Once you've decided when and where you want to go, you'll begin to make travel arrangements. You will no doubt receive a lot of advice about clothes (keys: a layered, easy-to-maintain wardrobe and sensible walking shoes), how to pack and how much money to take.
Before You Go: Learn The Language
Great. Now what?
Part of the fun for me is learning as much as I can about the places I'm going to visit—the culture, the language, the terrain, the history.
The travel section of your library can offer good background material on these subjects. Bookstores have lots of how-to travel books. Many books in my own library came from garage and rummage sales. Additional help came from stacks of old discarded National Geographics, with their valuable maps and articles about various trip itinerary destinations. I've framed some of these maps and have put many articles in file folders for future reference.
As for learning the language, it helps if you have a natural talent in that direction. I don't. In fact, before my first trip to Germany, I took an adult education course in conversational German. Shortly thereafter, I became a drop-out.
One thing that offered me hope was a paperback book devoted to the goal of teaching its readers German in 10 minutes a day. It was a good guide to pronunciation and sentence structure. It also offered many basic everyday facts, and provided enough vocabulary to get along. It included vocabulary flash cards and gummed labels to attach to household articles. (In fact, remnants of these stickers are still visible on some pieces of my furniture.)
As it turned out, when I got to Germany I didn't really need to speak German. Most of the friends I visited were able to converse in excellent English, and were happy to try out their English on me. In stores and restaurants, too, English worked just fine. My advance study was helpful, however, for reading German. I learned to take those long compound words apart. This technique allowed me to get the general idea when it came to reading newspapers and deciphering programs.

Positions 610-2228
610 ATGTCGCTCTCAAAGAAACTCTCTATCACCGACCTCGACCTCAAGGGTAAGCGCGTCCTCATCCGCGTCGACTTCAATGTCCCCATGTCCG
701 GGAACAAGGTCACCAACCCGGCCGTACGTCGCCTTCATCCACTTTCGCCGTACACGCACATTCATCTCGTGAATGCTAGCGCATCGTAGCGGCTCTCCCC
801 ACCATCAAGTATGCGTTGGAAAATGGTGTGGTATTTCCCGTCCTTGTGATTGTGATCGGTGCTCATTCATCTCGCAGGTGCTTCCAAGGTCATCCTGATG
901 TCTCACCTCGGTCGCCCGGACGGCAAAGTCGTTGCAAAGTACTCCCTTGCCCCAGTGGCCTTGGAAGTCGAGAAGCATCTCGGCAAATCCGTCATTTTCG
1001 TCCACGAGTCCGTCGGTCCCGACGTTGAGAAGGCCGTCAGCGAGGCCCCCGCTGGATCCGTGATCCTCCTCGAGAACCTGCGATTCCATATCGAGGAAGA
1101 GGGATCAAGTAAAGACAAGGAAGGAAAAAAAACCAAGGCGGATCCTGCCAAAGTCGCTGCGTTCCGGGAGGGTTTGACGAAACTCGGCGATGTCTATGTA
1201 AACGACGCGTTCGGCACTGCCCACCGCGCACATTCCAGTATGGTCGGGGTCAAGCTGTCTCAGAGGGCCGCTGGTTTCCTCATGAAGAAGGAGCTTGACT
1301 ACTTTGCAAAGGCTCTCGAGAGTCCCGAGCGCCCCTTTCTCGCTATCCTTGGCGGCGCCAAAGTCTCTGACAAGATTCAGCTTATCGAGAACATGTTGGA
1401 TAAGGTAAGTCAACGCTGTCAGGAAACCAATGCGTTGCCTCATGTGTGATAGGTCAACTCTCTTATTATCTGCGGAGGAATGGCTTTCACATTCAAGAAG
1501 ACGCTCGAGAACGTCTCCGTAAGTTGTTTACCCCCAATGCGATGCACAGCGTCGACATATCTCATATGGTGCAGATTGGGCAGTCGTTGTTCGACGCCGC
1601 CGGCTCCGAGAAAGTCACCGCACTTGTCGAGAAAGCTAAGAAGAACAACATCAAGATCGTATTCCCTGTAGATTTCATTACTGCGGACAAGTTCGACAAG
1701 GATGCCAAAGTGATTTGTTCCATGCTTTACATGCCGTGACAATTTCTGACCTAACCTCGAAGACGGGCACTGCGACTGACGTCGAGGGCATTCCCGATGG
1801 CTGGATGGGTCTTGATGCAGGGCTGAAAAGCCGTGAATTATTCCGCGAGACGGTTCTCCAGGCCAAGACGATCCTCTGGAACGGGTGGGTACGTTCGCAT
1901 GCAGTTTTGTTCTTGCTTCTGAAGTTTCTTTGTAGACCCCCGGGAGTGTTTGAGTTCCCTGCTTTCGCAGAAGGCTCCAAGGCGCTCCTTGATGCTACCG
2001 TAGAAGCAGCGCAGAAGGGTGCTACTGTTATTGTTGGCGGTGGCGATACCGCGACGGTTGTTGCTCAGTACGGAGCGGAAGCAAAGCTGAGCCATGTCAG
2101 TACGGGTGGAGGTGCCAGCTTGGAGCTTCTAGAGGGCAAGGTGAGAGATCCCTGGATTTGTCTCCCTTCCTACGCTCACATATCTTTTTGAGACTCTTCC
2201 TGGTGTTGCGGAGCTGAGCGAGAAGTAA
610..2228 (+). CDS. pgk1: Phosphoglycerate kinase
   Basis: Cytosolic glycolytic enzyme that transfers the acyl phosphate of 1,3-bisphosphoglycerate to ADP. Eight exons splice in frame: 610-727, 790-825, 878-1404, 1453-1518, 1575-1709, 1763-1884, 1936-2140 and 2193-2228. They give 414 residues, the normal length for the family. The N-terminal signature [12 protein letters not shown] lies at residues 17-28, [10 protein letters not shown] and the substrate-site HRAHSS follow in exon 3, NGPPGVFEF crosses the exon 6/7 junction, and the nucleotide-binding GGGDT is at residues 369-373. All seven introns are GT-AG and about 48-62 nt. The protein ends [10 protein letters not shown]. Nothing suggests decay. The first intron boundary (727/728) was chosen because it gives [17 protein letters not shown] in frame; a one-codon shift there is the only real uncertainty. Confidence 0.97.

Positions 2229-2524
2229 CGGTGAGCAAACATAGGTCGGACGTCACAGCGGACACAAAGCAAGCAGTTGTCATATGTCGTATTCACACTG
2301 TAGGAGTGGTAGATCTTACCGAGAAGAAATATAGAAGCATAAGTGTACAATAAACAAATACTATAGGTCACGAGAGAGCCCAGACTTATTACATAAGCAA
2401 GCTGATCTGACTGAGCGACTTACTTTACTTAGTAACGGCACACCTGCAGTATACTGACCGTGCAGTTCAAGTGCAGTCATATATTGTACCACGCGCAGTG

Prior to my two trips to Russia, a 10-minutes-a-day book gave me help in deciphering the Cyrillic alphabet, at least enough to enable me to translate some titles of artworks in museums and to read road and building signs. (I didn’t try to speak Russian.) Afterwards, when I gave talks to school children, students had fun trying to write their names in Russian using my alphabet posters.
Language as a Tool
Even if you don't succeed in learning the languages of the countries you'll be visiting, allow yourself to listen to and absorb the beauty and rhythm of the words you hear. And consider buying a vocabulary book, either before you go or when you get there. You'll get so much more out of what you're experiencing if you do.
Why did you decide to take this overseas trip? Certainly to learn what a wonderful world this is, and to appreciate its dimensions more deeply. Even a little bit of language study can facilitate this goal.